needle size is just too anal for me to wrap my mind around. There are no hard and fast rules except you don't want thread too big to go through the needle eye. As long as you are using standard, readily available thread that should not be a problem. There are charts linking thread size to needle size but frankly I don't have the brain cells to devote to that and I have gotten along reasonably well. If you really want to get scientific, knock yourself out. I use large needles because my eyes can't see the eye on a smallish needle. Makes it tough to thread.
I would use a sharp or universal needle for the application you are suggesting. The idea that tulle would use a ball point makes some intuitive sense. Generally speaking the only fabrics needing ball point needles are close knits and stretch fabrics like high lycra content lingerie/swimsuit and leotard materials. Those are not widely used in hammock gear making. The reason for the ball point is to avoid splitting yarn fibers. A sharp or universal needle will pierce right through a knit yarn resulting in a weakened spot in the fabric. Any stress on that spot will tend to break the fibers and create a hole. In knit fabrics a hole translates to a run. Not a good thing. Talk to a lady friend about runs in hosiery unless you have first hand experience. A ball point needle will not pierce the yarns... but rather push them aside so holes, weak spots and runs do not occur. The same dynamic is a work with the high stretch lycra fabrics. Netting like tulle is not the same kind of situation.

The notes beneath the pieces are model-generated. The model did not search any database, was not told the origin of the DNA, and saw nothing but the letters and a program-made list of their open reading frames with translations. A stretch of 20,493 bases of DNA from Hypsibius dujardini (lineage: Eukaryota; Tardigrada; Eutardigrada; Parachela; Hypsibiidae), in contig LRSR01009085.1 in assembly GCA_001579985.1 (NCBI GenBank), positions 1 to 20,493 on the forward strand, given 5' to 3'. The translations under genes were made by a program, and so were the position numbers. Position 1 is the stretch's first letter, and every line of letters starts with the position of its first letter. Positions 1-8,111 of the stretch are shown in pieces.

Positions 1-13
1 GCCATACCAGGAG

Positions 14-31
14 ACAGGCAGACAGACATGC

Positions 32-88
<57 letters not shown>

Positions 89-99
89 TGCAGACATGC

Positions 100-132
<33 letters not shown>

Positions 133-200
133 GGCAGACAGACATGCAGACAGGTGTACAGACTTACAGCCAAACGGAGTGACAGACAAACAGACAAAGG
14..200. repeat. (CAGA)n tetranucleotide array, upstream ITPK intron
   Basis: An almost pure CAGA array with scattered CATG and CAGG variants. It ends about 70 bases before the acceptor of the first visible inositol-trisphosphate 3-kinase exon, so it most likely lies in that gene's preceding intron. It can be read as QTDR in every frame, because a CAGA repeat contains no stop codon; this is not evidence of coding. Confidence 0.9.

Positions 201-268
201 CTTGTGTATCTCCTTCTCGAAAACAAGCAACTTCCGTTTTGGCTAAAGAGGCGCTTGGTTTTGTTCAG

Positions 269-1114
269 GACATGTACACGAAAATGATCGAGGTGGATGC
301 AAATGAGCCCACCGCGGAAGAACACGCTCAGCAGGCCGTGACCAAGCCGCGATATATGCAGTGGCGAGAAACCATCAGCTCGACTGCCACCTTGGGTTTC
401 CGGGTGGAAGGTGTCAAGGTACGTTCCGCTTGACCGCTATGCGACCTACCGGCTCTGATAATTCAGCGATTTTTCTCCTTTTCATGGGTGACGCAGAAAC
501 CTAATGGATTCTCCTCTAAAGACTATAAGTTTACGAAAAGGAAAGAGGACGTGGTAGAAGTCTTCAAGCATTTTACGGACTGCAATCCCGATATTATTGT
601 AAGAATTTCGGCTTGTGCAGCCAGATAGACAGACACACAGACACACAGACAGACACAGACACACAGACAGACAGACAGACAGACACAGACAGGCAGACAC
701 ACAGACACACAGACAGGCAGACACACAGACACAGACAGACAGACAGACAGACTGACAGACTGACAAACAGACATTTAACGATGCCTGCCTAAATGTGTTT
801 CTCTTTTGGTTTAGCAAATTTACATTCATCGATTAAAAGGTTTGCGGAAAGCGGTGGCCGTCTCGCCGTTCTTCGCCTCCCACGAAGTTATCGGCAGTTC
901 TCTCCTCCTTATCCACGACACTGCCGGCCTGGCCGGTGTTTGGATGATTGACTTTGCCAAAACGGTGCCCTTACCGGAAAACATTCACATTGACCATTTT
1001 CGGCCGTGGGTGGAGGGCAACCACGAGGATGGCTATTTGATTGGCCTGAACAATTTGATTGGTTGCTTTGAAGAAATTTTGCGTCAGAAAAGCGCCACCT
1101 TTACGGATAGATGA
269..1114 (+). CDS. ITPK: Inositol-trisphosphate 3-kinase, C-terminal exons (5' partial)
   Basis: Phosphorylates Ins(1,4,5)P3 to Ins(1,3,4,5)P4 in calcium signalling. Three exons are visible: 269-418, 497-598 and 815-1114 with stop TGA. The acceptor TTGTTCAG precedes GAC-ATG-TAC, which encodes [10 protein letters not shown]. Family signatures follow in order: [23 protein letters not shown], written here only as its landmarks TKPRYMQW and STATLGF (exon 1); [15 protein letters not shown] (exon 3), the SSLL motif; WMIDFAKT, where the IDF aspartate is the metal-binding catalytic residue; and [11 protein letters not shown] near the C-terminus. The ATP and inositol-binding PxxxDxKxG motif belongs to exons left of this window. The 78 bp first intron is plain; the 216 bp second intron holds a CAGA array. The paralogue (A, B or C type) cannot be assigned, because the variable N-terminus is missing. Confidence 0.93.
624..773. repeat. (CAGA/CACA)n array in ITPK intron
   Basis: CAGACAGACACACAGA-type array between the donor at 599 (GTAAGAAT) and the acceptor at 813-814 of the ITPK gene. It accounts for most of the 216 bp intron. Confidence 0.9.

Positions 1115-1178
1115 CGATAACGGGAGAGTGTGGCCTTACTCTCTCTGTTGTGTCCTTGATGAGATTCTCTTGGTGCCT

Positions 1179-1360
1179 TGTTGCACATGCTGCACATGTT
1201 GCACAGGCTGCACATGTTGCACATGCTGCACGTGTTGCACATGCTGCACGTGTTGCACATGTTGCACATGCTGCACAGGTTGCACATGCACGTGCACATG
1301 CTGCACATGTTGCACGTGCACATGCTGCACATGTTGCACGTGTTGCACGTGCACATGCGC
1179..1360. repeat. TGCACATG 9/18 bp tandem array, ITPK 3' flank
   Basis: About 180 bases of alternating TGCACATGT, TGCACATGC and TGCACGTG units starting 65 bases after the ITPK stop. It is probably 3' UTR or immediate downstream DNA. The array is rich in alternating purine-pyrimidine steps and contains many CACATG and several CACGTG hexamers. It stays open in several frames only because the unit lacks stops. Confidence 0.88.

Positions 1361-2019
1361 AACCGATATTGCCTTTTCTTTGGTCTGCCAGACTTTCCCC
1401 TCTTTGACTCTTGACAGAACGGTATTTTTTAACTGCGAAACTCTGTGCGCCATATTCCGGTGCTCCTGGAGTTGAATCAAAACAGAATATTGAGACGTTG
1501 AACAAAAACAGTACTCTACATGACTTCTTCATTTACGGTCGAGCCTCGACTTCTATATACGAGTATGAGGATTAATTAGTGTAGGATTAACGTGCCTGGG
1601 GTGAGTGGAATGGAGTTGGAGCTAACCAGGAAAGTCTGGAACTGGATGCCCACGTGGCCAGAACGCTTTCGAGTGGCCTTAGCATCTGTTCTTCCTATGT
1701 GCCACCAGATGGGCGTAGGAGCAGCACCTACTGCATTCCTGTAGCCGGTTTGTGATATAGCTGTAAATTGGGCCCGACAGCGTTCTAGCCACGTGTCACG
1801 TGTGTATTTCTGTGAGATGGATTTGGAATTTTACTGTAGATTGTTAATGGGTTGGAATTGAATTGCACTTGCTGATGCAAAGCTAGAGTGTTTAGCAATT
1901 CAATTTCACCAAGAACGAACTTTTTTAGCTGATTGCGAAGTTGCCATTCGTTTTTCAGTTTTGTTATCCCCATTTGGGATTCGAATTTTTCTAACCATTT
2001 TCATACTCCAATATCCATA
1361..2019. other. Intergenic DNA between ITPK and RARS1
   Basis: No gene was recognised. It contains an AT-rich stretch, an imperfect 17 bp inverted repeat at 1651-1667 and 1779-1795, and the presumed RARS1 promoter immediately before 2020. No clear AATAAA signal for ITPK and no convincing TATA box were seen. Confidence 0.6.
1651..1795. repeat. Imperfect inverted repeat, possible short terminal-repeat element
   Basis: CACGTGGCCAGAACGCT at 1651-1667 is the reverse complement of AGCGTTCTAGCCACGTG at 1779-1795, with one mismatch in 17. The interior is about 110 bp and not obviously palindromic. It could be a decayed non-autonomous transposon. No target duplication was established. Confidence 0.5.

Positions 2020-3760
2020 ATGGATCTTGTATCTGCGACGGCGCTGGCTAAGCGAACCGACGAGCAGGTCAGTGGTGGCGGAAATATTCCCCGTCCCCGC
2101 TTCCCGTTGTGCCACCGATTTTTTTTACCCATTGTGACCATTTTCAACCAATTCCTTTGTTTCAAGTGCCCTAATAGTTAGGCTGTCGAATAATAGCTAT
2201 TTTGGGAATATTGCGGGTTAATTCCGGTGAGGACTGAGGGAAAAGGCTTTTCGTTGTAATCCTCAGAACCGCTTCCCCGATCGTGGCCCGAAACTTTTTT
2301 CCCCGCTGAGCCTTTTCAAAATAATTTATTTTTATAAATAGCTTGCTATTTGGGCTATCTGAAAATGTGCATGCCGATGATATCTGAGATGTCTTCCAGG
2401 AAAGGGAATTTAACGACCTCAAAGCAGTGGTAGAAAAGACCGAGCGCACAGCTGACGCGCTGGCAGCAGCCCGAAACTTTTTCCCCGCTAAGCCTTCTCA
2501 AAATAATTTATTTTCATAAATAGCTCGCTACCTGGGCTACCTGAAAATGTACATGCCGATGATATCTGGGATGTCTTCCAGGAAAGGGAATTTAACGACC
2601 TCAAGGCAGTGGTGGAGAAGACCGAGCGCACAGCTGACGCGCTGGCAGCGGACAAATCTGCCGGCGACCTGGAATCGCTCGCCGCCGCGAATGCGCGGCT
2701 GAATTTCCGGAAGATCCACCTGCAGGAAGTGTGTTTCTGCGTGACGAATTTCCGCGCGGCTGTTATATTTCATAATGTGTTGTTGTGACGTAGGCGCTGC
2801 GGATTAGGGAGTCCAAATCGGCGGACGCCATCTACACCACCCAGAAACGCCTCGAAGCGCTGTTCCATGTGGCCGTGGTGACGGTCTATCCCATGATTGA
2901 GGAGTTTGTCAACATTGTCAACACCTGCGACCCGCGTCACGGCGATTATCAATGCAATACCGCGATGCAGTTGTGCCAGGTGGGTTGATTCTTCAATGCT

IMO the most versatile stitch on the sewing machine is the straight stitch. You can use the zig zag if you want. But to be honest, the only time I use the zig zag is for garment buttonholes and the occasional reinforcement bar tack. I don't even sew webbing loops with zig zag any more. I prefer the straight stitch for a variety of reasons, not the least of which is most of the commercial webbing I see is done with straight stitches. But that's a personal choice. Either one will hold the things together.
Hope that helps.